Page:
• Whole grains over refined grains are recommended except when an individual has a history of health problems related to certain grains, such as those containing gluten, or difficulty digesting the disaccharides in the grains.
  • Fruits and vegetables are broadly recommended and, most important, color and variety are emphasized. Sulphorophanes that come from the cruciferous family of vegetables have an anti-COX-2 (anti-inflammatory) effect.  Plants with red, purple, and blue hues are rich in anti-inflammatory anthocyanins. Modifications in fruit and vegetable recommendations are made for people who have problems such as Inflammatory Bowel Disease or Irritable Bowel Syndrome (i.e. low fermentable fibers, “low FODMAP”)
  • Healthy fats are very important in an anti-inflammatory diet. Mono-unsaturated fats found in olives and omega-3 fatty acids found in fish are the preferred fats. Omega-3s derived from marine sources and some nuts like walnuts have an anti-COX-2 effect. These sources of fat are shown to have cholesterol-lowering effects as well.
  • Healthy dairy products are recommended in moderation for those who can tolerate them. Aged cheeses, yogurt and kefir are emphasized due to their probiotic content. Probiotics have the ability to modulate inflammation and are often recommended in inflammatory bowel diseases.
  • Animal protein raised on grass, (i.e. grass-fed) is recommended in moderation. General recommendations include 1-2 servings of lean red meat, 1-2 servings of poultry, and 2-4 servings of fish per week. Grass fed animal protein contains lower levels of saturated fats and higher levels of anti-inflammatory omega-3s. Processed meats are strongly discouraged.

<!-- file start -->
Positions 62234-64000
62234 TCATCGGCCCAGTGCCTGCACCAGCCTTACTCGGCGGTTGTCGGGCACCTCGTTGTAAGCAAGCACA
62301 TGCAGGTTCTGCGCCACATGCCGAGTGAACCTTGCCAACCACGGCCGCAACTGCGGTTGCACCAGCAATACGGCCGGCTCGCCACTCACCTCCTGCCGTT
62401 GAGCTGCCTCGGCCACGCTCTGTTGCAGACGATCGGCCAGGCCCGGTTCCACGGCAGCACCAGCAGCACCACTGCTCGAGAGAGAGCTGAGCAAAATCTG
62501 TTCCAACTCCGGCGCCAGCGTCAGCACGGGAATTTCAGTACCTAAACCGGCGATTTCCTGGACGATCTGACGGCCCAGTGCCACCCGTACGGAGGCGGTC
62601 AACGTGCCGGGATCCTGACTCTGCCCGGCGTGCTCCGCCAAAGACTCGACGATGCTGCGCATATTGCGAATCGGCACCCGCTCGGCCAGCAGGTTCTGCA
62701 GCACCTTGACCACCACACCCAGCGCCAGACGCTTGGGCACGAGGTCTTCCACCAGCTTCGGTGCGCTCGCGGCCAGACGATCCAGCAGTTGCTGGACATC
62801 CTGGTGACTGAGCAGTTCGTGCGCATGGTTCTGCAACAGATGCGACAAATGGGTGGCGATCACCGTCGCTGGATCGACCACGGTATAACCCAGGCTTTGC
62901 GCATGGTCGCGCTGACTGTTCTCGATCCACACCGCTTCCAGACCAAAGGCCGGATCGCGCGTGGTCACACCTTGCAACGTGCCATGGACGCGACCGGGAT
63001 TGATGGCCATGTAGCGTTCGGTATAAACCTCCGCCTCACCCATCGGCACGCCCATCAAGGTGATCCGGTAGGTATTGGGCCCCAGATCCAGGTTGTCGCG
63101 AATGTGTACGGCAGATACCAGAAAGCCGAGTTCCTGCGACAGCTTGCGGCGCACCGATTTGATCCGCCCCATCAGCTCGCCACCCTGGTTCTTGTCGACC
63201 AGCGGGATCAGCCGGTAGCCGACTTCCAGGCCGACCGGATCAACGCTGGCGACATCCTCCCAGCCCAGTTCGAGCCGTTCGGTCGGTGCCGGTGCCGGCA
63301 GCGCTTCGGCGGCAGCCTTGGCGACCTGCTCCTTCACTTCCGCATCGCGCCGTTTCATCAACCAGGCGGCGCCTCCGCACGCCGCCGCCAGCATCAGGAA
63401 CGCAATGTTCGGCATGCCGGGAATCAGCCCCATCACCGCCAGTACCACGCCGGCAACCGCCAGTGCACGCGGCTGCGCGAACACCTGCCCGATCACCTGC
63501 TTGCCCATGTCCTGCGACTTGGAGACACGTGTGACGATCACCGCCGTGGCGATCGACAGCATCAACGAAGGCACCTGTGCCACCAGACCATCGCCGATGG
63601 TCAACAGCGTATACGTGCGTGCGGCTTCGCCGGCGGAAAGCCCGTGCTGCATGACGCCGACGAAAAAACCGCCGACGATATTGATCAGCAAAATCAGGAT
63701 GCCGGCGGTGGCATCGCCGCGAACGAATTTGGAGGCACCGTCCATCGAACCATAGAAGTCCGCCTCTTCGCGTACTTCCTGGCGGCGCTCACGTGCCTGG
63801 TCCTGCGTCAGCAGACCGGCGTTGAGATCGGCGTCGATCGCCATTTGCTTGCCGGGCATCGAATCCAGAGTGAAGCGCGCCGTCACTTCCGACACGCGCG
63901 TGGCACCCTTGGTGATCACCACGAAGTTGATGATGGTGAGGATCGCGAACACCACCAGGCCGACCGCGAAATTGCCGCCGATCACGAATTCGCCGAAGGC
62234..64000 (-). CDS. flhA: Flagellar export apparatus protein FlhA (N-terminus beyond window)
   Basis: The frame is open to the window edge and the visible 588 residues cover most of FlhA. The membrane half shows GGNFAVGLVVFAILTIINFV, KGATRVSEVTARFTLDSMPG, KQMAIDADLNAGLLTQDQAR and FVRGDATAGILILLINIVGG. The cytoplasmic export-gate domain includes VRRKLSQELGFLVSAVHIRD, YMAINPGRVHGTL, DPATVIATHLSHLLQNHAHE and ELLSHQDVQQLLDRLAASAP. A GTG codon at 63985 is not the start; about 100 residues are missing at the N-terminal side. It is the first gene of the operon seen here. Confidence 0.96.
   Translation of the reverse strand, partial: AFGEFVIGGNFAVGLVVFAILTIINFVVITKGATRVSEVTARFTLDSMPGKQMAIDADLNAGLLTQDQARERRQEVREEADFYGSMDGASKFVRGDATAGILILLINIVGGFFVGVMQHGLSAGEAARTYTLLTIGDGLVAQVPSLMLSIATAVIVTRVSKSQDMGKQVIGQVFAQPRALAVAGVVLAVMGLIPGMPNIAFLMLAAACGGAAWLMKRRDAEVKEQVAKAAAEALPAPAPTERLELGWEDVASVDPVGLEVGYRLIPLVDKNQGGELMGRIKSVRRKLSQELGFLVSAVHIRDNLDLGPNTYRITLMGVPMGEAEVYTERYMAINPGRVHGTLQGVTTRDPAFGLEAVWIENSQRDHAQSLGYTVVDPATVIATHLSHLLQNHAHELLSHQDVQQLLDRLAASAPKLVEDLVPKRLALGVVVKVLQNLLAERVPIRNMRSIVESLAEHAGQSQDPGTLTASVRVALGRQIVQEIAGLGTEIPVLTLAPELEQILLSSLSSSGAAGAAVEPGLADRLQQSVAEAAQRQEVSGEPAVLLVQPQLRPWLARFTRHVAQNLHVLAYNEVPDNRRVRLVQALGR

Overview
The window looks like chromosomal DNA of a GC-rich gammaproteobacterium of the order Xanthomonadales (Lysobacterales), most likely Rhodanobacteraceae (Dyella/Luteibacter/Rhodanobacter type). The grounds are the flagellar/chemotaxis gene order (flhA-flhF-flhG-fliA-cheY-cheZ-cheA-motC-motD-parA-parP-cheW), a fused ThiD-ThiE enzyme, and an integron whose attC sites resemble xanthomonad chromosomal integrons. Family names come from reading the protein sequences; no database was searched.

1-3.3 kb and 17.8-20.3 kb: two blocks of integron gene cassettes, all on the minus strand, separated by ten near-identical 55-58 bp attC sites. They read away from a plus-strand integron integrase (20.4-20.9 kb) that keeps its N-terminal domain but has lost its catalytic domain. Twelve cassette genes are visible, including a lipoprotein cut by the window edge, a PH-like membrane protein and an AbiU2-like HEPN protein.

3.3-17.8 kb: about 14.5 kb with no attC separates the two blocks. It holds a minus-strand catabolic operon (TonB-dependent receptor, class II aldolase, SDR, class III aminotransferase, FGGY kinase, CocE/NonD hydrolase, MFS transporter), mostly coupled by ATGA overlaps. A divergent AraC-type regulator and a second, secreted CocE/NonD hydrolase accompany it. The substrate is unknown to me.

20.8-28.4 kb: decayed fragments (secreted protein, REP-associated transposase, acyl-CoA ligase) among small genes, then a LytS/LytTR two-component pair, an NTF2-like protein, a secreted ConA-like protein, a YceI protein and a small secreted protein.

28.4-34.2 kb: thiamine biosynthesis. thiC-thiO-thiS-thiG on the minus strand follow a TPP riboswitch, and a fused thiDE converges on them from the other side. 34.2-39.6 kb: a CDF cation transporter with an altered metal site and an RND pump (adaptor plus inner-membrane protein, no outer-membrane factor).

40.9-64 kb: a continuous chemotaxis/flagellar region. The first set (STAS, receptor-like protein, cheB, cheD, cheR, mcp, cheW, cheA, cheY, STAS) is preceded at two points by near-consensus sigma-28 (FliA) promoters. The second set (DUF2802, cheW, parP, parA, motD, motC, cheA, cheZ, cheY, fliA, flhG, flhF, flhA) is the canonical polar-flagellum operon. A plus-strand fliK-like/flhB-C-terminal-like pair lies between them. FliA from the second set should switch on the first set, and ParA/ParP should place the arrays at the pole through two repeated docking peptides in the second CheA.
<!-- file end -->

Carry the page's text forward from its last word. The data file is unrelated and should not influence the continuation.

• Nuts, seeds, and legumes are non-animal protein sources and are encouraged daily. Walnuts, flax, and chia are especially high in anti-inflammatory compounds. Legumes contain a significant portion of dietary fiber, which also has anti-inflammatory potential.
  • Red wines with a high proanthocyanidin content are included in the Mediterranean diet. The anti-oxidant resveratrol, also found in concord grapes, provides cardiovascular and anti-inflammatory benefits. The daily intake is 4 ounces per day for females and 4-8 ounces per day for males to achieve the benefits from the polyphenols. Consulting with your physician before enjoying this perk is recommended.